# How to Calculate IV Drip Rates

In this day and age, **electronic IV pumps** have eliminated the need to manually calculate IV drip rates when administering fluids or medications. However, there may be a time **when you do not have a functioning electronic pump** and will need to make the conversions. And, because these fluids or medications are delivered directly to the patient’s bloodstream, there is **little to no room for error**.

## Information You’ll Need

When calculating an IV drip rate, the first step is to **review the order**. If the patient is going to receive fluids, the order will likely be to administer a certain amount of fluids over a specific **amount of time** (ex.: 250 mL/hr). When administering medications intravenously, the order will usually be in **milligrams or micrograms per minute or hour**, depending on the medication and dosage. And the medication will either be **pre-mixed or need to be added** to a bag of IV fluids. This will determine the **concentration** of the medication in either milligrams or micrograms per milliliter of fluid (ex.: 250mg/100mL).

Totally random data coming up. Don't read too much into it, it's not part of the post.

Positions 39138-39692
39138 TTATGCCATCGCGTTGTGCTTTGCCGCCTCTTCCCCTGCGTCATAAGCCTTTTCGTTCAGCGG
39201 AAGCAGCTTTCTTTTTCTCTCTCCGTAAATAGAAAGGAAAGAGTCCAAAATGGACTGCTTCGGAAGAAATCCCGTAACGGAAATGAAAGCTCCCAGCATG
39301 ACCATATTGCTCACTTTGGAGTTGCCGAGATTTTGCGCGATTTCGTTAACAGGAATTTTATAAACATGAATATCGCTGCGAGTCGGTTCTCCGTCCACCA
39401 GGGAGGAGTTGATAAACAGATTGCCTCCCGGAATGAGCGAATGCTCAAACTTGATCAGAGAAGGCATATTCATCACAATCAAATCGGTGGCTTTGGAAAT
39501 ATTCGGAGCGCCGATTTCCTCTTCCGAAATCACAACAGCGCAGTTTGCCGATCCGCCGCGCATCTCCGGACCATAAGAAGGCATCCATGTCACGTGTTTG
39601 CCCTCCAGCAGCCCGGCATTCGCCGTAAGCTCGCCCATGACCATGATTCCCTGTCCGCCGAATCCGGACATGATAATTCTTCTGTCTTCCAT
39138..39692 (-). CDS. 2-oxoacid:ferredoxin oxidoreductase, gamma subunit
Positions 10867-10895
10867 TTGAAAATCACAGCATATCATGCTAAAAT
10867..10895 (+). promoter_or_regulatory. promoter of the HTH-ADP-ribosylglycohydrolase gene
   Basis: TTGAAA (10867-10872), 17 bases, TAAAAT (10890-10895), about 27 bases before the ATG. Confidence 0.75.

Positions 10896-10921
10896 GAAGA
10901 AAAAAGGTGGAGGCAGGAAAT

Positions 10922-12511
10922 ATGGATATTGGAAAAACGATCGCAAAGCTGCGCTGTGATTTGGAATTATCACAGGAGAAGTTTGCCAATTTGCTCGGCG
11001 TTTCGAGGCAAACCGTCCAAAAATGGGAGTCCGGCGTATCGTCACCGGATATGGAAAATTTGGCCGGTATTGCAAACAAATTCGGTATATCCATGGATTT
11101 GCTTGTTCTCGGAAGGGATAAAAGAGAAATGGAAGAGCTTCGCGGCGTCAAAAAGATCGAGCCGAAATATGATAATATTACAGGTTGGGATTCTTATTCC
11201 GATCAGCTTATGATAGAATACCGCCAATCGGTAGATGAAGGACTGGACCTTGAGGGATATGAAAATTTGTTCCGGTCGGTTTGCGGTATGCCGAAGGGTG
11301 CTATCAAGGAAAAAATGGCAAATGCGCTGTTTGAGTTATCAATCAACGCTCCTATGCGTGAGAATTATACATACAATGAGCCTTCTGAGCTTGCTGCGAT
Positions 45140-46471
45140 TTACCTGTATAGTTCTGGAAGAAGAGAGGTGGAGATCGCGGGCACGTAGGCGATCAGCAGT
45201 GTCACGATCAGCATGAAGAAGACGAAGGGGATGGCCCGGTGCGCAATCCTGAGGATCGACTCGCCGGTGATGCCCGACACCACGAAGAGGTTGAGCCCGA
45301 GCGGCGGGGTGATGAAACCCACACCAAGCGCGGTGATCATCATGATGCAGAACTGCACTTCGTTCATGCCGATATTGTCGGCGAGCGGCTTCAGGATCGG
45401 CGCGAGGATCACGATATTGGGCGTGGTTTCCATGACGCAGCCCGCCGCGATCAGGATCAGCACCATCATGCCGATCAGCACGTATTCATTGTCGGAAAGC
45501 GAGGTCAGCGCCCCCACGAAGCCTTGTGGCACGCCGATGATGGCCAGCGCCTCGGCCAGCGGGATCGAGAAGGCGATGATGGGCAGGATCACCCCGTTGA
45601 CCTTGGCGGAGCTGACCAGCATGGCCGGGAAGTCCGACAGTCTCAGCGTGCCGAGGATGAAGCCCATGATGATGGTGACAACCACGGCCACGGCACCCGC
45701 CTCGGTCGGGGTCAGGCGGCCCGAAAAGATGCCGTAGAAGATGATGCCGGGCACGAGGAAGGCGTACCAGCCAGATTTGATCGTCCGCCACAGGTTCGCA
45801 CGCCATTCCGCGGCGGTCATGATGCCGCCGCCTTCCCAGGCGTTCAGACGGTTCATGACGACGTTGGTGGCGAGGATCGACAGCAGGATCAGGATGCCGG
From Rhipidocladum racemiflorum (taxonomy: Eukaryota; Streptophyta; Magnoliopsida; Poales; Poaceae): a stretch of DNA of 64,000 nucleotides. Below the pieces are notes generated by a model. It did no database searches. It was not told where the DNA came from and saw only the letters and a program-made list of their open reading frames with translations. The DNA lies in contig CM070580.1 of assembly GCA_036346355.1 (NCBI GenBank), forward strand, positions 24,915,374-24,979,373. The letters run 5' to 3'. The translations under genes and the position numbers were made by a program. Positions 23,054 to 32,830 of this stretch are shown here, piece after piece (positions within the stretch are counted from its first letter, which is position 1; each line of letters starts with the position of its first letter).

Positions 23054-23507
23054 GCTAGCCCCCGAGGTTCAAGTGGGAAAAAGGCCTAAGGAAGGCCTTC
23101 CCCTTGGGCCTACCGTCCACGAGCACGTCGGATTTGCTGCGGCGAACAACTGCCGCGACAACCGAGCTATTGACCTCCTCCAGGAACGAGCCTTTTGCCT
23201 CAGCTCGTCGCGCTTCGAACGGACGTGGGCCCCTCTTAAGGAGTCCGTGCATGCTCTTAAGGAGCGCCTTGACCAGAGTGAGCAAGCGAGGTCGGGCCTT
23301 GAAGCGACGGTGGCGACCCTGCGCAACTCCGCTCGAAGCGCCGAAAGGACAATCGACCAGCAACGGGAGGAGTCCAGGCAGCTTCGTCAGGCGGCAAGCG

## Tubing Selection

Next, you will select your IV **tubing**, which will depend on whether you are administering a higher **volume** of fluid or a lower volume of fluid. When administering a lower volume of fluid or needing to deliver a precise amount of the medication, you will use a **micro-drip IV tubing set**, which administers 60 drops (gtts) per mL. For higher volumes of fluid, you can use a **macro-drip IV tubing set** and will need to check the **packaging**, as they vary from 10-20 gtts/mL.

## Calculations

Using all of this information, you will perform the necessary **conversions** to calculate the number of drops per minute. As an example, you have an order to administer 150 mcg of Medication A over an hour, and your pharmacy has prepared Medication A in normal saline with a concentration of 750 mcg in 100 mL of normal saline and provided a *microdrip tubing* set.

First, let’s determine the **liquid volume to be infused in an hour**. To convert mcg/hr to mL/hr:

This equates to \(\frac{20 \;\text{mL}}{1 \;\text{hr}}\).

Next, we will determine the **drip rate**. The formula is as follows:

So, in our example, you would do this:

\[\frac{20 \;\text{mL}}{1 \;\text{hr}}\; \times \;\frac{1 \;\text{hr}}{60 \;\text{min}}\; \times\; \frac{60 \;\text{gtt}}{1\; \text{mL}}\]This equates to 20gtt/min *or* 20 drops per minute.

One interesting note: When using a micro-drip tubing set (60 drops per mL), the number of milliliters per hour will equal the number of drops per minute!

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